Few people can apply the concepts of modernism as elegantly as Mr Sergei Sviatchenko.
Just look at his debut collab with Jack Jones Premium.
The Rock Rebel Classic & Contemporary Kit is inspired by the sharp dressed rockers of the early sixties (before denim took over) and yet is every bit as modernist as an Eames Ottoman chair or an Carwardine Anglepoise lamp. Like a Bauhaus prefab it comes complete - in a box; ties, a shirt, a cardigan, trousers, socks, a belt…and with loafers to match.
All pieces function both together and separately…all you have to do is assemble the kit according to your personal requirements. Classic modernism is about a belief in construction - think Trellick Tower. Post modernism makes us question construction - think the Lloyd Building. The purpose of Sviatchenko’s work - his photography, paintings, installations, style of dress and now this collection - seems to be to renew our faith in the classics.
Every piece is considered, well made and loaded with functional detail - like the grosgrain trim finish at the heal of the trouser leg for example. What’s also interesting about this project is not merely its innate modernism but also its modern-ness.
Creating a truly utilitarian capsule collection where menswear essentials are pre-selected for the wearer and contained in a single box is something totally new, relevant and - like the Beatles singing I Want To Hold Your Hand on the Ed Sullivan show - radical.
There’s a lyric in Parliament’s Aqua Boogie that goes -‘With the rhythm it takes to dance to what we have to live through / We can dance underwater and not get wet’. On one level it’s about life’s hardships, acknowledging that we’re collectively and individually confronted by enormous challenges as a direct result of our ethnicity. On another level it’s about our incredible potential as a race; if we can dance, party and create through all this adversity, surely we should realize there’s nothing we can’t achieve.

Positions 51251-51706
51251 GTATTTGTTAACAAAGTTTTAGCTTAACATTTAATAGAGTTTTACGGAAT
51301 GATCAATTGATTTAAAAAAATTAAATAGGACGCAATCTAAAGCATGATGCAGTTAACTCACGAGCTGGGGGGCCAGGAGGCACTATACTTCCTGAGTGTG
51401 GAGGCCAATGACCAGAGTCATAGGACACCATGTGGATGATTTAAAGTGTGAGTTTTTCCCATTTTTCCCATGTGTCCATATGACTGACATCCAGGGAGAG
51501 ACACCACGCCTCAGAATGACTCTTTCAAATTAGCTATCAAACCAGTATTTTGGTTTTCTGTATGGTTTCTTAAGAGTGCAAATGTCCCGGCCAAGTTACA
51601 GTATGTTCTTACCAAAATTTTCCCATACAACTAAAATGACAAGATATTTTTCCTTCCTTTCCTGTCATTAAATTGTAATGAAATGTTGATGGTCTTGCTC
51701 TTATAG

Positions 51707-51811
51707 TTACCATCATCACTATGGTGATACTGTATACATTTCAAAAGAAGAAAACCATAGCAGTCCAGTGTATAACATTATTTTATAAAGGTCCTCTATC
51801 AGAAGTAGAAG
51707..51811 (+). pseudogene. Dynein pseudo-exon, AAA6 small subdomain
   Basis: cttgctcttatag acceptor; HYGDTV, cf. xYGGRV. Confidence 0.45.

What strikes me about George Clinton and his P-Funk project is that while the songs invariably appear to be superficial and fun, just beneath the surface is always something incredibly serious and poignant.
Been into i-spy as long as I can remember, no secret there. The notion of travelling to amazing locations, wearing incredible garms and hanging out with my mates has pretty much been a lifelong ambition of mine due in no small part to first seeing this 1960’s comedy caper at a very early age.
These pix appeared in i-D magazine in the early 90’s as part of a shoot I organized and styled - unashamedly called… i-spy. (My love of webbed watch straps continues, but thankful not my love of smoking).
I was reminded of the i-D shoot when I clocked this rare piece of footage featuring our super stylish heroes in downtime-mode, camping it up for a newsreel interview on location in Las Vegas. What struck me when seeing it was how sharp they look by comparison to legendary writer/producer Sheldon Leonard (sorry) and their interviewer….but then maybe I’m not such a reliable judge when it comes to the subject of i-spy.
Props to the guys at Soupbxprds for posting this gem.
Customising shoes isn’t as easy as customising sneakers but I figured I’d cracked the code with these shoe kilties.
I wanted to wear something that was both grown-up and a bit playful so I made them in a way which meant they could and should be worn not just with shoes (or sneakers) of the same colour but with contrasting colours too.
Part of that grown-up factor was that they had to be made by craftsman, people who loved leather as a material and knew what they where doing. Contrary to popular belief there as still a few left in the UK. We used premium leather from Italy and cut our own kiltie shape too.
I particularly like the camo version because it brings the idea home in no uncertain terms.
The incredibly stylish and always original Sam Lambert from Art Comes First sported a couple of pairs in Pitti a few weeks ago…
And they’re currently available for purchase at House Of Garmsville.